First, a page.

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Shooting Star

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If we only knew then what we know now, would it make any difference? Shooting Star wrestles with the question while indulging 1970s nostalgia, making for a pleasant evening at the City Theatre.

Director Tracy Brigden gently tugs at the necessary heartstrings without veering into sentimentality or losing the comic pacing in Stephen Dietz's 2008 romantic comedy about the unexpected reunion of two long-separated lovers.

In soliloquies and one-way cell-phone conversations, as well as dialogue, Reed (Andrew May) and Elena (Laurie Klatscher) review and revisit the 22 months they lived together more than 30 years ago. It was a very different age, and so were they.

College students, they explored the so-called new freedoms of the "me decade" while sorting through the dreams of youth. Now older, if not necessarily wiser, the pair scratch at old scars while reawakening their feelings for each other and for the pop culture of the '70s. They don't quite do a full wallow in nostalgia, but they get close. And so do Reed and Elena as they fill in -- and nearly close -- the decades-old gap.

The casting is perfect. Klatscher starts with Elena as the flower child who never grew up, and shapes her into a woman grappling both with the disappointments of age and the weight of maturity. An independent and still strong-spirited woman, Elena has never married. The playwright has her explain that she's become "too interesting," i.e. too much herself, to get a man. (I couldn't help but remember a biography of the late Molly Ivins, A Rebel Life, saying pretty much the same thing about the famed Texas writer's single status.)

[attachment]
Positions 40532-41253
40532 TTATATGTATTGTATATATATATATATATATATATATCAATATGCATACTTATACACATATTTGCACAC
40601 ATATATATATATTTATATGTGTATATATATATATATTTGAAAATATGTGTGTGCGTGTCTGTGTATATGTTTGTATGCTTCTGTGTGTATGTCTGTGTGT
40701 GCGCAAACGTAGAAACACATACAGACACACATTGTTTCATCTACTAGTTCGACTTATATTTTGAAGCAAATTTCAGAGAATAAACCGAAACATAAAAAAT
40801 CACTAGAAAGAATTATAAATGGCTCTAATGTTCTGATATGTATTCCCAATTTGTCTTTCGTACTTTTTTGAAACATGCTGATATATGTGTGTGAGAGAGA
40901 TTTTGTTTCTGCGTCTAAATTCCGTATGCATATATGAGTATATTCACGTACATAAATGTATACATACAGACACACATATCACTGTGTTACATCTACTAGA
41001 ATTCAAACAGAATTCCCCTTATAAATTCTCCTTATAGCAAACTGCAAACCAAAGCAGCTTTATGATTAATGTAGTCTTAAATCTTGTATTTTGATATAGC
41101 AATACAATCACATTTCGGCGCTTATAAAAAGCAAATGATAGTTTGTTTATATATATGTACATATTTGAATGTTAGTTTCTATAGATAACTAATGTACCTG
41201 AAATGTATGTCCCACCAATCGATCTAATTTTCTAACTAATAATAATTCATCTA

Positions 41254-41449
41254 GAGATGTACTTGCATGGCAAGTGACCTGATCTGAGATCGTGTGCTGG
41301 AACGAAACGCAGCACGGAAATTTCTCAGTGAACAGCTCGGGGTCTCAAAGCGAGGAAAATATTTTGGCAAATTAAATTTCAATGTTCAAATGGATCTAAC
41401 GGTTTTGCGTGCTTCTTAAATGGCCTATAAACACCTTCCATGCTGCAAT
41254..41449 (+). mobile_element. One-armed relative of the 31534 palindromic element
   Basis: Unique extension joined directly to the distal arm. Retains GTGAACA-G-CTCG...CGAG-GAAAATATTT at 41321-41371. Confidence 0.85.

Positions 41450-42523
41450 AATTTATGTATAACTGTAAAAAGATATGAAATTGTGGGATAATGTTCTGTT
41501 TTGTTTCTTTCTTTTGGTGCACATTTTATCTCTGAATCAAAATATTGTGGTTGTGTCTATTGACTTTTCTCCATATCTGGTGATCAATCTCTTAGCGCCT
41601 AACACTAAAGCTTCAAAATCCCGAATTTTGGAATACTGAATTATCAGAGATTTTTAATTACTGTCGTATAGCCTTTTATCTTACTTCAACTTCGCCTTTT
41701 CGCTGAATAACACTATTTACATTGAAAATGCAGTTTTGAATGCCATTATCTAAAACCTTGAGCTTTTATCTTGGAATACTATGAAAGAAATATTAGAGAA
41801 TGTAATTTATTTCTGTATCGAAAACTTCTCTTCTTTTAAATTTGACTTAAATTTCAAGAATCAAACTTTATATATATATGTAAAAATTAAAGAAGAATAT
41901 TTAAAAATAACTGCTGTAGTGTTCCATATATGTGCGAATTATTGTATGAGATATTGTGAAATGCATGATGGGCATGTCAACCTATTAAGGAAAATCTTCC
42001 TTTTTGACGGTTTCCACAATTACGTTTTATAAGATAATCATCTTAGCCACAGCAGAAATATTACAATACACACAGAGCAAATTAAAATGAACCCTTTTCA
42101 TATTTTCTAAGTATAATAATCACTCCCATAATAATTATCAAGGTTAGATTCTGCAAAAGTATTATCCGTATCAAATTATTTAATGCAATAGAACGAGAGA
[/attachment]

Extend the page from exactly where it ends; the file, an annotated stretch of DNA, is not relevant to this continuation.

Meanwhile, Andrew May flawlessly captures the tight-ass Reed, flailing in his career and failing in his family, but still a fighter. He has rejected much of his youth, though he retains more of it than a love of J.J. Cale. It's interesting to contrast his reaction to the infidelities -- real or imagined -- of his wife and those of his former lover. But Reed has grown up, not just older, and he matures even more after the night of memories, revelations and resolutions.

The intimacy of the City's black-box Hamburg Studio is enhanced by set designer Tony Ferrieri's spot-on anonymous Midwestern airport, made appropriately drearier with Brad Peterson's sound design and Allen Hahn's lighting. Angela M. Vesco captures the characters via costume. (Elena's skirt is so scarily New Age.) 

 

Shooting Star continues through May 16. Lester Hamburg Studio, City Theatre, Bingham at 13th Street, South Side.  412-431-2489 or citytheatrecompany.org

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